02/14/2009, 00.00
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Filipino missionary: Future of Church in Taiwan belongs to youth

by Santosh Digal
Fr. Jugadora stresses that the community on the island is fruitful, and continues to be a sign of hope. He explains that more than economic prosperity must be considered, because the needs of the faithful have changed. The religious belongs to the Mission Society of the Philippines, present in Taiwan since 1989.

Manila (AsiaNews) - The Church of Taiwan is fruitful, and continues to be a sign of hope for the faithful, despite the difficulties it has encountered in its recent past. This is the message issued by Fr. Jags Jugadora of the Mission Society of the Philippines (MSP), who for years has served at Queen of Heaven Parish in Shuili (diocese of Taichung), and entrusts the future of the local Church to the young.

"Although the number of Taiwanese Catholics is decreasing," says the Filipino priest, "I am still optimistic about the Church in Taiwan. While some Western missionaries say that it is useless, I am convinced that there is a source of hope: a good number of number Taiwanese men married Filipina, as well as Vietnamese, Catholics." He says that the education of their children will be a decisive factor for the growth of the Church in Taiwan, and much remains to be done.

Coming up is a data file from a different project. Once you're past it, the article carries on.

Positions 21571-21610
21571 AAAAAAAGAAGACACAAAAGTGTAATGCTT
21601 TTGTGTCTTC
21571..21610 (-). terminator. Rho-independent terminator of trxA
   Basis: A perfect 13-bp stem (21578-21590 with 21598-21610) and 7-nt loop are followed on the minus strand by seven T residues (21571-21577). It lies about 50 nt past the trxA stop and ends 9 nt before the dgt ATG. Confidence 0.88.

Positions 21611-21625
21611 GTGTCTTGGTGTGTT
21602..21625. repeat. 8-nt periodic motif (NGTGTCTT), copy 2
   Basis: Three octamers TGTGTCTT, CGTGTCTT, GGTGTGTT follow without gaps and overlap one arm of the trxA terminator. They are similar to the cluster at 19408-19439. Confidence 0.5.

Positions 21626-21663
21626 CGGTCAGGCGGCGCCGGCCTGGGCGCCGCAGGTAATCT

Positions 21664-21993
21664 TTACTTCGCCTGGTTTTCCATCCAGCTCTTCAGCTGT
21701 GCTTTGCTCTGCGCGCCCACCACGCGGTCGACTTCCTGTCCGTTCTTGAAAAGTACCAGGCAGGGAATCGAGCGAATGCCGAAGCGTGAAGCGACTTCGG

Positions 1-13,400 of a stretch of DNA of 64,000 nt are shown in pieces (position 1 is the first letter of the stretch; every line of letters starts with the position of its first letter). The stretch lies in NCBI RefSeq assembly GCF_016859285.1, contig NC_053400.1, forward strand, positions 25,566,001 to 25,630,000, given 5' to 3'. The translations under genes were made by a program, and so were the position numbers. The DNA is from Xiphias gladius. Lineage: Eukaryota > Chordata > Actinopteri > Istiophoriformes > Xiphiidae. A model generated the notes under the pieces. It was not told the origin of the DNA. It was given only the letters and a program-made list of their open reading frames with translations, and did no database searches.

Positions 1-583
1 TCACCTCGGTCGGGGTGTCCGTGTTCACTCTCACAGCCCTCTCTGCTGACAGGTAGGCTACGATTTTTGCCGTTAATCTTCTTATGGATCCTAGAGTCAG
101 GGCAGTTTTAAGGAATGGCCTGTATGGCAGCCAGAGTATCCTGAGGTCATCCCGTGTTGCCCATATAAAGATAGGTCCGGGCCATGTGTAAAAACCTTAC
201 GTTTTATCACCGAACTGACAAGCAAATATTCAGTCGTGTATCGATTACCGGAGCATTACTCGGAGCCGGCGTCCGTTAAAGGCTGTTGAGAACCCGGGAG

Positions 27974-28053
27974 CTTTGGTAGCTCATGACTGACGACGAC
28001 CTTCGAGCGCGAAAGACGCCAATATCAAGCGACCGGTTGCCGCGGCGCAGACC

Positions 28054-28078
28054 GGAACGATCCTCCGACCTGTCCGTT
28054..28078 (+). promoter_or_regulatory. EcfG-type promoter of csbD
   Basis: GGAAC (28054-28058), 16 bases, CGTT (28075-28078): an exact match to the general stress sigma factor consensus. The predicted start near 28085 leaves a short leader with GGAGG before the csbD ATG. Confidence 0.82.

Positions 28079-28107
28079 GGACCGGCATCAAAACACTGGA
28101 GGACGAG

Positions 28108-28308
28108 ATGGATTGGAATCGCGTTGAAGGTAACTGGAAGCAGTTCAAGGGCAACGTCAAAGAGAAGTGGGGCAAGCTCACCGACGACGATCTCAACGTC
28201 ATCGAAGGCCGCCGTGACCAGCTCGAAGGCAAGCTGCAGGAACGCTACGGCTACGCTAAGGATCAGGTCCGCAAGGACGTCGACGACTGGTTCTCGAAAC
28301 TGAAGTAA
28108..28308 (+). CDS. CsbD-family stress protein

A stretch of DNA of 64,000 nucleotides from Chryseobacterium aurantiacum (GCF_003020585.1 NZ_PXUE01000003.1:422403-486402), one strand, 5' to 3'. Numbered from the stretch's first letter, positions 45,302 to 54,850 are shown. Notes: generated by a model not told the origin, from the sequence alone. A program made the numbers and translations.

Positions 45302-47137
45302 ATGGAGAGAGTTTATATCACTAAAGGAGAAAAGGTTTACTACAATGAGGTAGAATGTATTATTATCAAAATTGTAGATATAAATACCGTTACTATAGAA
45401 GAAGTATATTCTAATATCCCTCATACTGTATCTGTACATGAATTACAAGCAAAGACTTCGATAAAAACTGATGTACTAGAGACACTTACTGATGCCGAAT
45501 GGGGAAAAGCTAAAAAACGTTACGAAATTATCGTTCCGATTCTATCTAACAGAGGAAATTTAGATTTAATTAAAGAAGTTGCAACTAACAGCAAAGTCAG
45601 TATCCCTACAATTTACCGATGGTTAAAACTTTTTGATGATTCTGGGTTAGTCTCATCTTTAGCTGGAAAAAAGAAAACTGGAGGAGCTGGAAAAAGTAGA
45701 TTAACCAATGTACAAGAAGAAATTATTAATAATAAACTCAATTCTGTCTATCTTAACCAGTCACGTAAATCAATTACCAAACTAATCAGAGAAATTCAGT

The Mission Society of the Philippines is present in two dioceses in Taiwan: Hsinchu and Taichung. The first mission was founded by Fr. Carmelo Horlador on July 20, 1989, in the diocese of Hsinchu; in 2001, the religious of the MSP accepted a request to work in the diocese of Taichung as well. Today, there are seven missionaries of the order on the island, which celebrates its 150th anniversary of evangelization this year.

Fr. Jugadora explains that in the 1950's, there were many baptized Catholics, many of whom were poor; the work of the American missionary institute Maryknoll contributed to the economic and social development of the island. According to the Filipino religious, the Church in Taiwan is passing through a period of difficulty because of growing "secularism," migration abroad or to the big cities on the part of the younger generation, in part for educational reasons, and massive expansion in the number of Buddhist temples. And the Church must also be willing to criticize itself, because it "did not foresee the rapid growth of the country’s growing economy," which has created different needs among the population.

"Most of [my parishioners] are elderly. Their average age is 75, but they are still strong," Fr. Jugadora says. Now work must be done with the young people, in order to guarantee the future of the local community. The faithful "look up to Filipino priests," Fr. Jugadora concludes, "because they know that priests work for the Church in Taiwan."

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